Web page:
Use a flash. No other way round if you are going to shoot night portrait... or up your ISO to very very high, then clean up your pics with post processing (although I doubt too much can be done).
 

bruggink

New Member
Jul 2, 2008
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#14
maybe martial arts masters like Bruce Lee and Jet Li can? :bsmilie:
Sir Stamford Raffles can do it. Has been standing at Empress Place w/o moving since February 1919.:bsmilie:
 

bruggink

New Member
Jul 2, 2008
901
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#17
u sure he stood there since 1919 at empress place?
Goosh.. You mean he did move?!?! The only time I can think of was probably during the Japanese invasion of Singapore when he tried to escape the bombings.. Otherwise he should be at Empress Place since 1919.
 

nathaniel

New Member
Jun 18, 2006
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home.pacific.net.sg
#18
asking your subject(s) to stand still is possible. i've posed for night portraits with light trails (from traffic on Orchard road) before. however, not all shots were good (sometimes 1-2 people in the group photo moved). f/1.4 or f/1.8 lens might work if you are okay with a blur background. for sharp background (by stopping down the aperture), flash helps, but it can't be too overpowering (and you have to meter correctly) if not you might end up with a dark background.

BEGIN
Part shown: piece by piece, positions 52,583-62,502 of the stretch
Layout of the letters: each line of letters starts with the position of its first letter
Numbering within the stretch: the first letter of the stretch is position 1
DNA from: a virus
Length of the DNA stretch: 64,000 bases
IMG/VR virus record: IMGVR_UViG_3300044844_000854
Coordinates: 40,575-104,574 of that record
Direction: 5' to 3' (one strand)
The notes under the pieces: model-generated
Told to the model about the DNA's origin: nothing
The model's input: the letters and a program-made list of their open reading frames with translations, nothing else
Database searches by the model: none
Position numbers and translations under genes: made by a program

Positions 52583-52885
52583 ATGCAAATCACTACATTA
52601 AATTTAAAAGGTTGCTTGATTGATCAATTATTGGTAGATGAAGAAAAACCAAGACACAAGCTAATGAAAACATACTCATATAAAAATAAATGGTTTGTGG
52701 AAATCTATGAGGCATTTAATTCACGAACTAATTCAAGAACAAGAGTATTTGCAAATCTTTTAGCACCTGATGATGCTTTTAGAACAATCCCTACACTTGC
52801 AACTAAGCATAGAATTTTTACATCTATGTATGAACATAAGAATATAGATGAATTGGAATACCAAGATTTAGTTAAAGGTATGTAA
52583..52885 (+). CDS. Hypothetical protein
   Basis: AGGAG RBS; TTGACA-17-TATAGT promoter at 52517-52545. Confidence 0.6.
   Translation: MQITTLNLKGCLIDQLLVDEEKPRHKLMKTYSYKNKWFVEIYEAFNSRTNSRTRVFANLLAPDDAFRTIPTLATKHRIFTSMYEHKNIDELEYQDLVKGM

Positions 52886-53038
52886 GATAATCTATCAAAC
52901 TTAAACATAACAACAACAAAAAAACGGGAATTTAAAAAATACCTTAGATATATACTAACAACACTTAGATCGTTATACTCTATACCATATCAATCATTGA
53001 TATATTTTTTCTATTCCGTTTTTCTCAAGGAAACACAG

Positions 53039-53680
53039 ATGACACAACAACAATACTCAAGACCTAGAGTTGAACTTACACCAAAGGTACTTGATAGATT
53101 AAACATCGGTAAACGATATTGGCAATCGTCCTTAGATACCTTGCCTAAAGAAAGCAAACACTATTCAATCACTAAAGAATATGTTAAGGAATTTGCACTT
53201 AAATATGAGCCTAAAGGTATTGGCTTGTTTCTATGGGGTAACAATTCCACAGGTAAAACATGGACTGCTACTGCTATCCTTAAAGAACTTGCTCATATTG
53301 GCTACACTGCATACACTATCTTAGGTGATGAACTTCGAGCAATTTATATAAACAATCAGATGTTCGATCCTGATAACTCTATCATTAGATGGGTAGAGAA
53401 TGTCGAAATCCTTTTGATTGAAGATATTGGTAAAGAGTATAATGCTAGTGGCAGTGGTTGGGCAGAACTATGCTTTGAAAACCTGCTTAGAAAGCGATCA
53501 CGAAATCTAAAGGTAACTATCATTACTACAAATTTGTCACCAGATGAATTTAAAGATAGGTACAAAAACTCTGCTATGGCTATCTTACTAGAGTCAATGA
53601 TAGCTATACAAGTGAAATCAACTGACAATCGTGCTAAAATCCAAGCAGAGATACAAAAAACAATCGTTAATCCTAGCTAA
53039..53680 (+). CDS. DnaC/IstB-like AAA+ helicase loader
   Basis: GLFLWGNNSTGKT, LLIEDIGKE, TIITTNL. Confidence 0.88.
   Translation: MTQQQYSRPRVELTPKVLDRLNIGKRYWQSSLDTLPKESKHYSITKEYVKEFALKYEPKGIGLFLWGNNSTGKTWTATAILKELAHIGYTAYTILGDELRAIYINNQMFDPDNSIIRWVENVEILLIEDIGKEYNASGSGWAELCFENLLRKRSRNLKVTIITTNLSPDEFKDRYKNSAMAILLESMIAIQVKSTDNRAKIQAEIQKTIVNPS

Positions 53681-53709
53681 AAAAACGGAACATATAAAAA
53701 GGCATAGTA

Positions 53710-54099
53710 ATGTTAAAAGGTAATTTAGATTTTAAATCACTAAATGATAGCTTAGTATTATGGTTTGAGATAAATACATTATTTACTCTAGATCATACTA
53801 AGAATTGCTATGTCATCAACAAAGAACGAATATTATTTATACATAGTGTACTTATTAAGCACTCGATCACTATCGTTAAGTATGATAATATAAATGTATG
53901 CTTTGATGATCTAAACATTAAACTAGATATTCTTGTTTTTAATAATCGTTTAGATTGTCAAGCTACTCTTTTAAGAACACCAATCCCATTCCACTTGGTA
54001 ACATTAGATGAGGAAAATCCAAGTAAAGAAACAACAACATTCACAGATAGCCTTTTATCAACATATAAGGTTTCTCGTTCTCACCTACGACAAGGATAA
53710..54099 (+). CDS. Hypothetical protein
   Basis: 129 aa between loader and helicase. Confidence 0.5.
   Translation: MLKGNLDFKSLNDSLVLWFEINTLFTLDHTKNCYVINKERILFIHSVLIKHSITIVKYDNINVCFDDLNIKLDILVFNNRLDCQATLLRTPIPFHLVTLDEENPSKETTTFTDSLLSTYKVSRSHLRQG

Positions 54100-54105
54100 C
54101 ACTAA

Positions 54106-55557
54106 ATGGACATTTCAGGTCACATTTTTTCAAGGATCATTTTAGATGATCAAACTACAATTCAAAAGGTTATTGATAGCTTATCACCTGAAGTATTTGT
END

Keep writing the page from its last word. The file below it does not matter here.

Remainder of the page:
bonrya

Senior Member
Dec 16, 2010
2,632
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In a mobile cage
#19
hamburger said:
Making the model stand there for like 8 seconds, will we be seen as unprofessional?
I saw pros that make the model stand for 15-20 second exposures and use a flashlight to do light painting before. The pics come out really impressive. Don't worry about the 'eyes on you'. Just do your own magic. :)
 

May 29, 2007
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#20
any experts can comment on my method:(haven't got chance to try)
night group portrait,
iso can go to 1600,
first use P mode no flash to get an idea of exposure for ambient lights...
eg camera says shutter 1/10...f4...look at viewfinder whether ambient ok or not...
switch to M, dial 1/10 and set dial f4 or f6.3 for group > 4 pple...ETTL and fire away..with second curtain syn...then FEC adjust for desired exposure or increase iso...
wonder what speed below which the second syn flash be most affected by ETTL pre flash?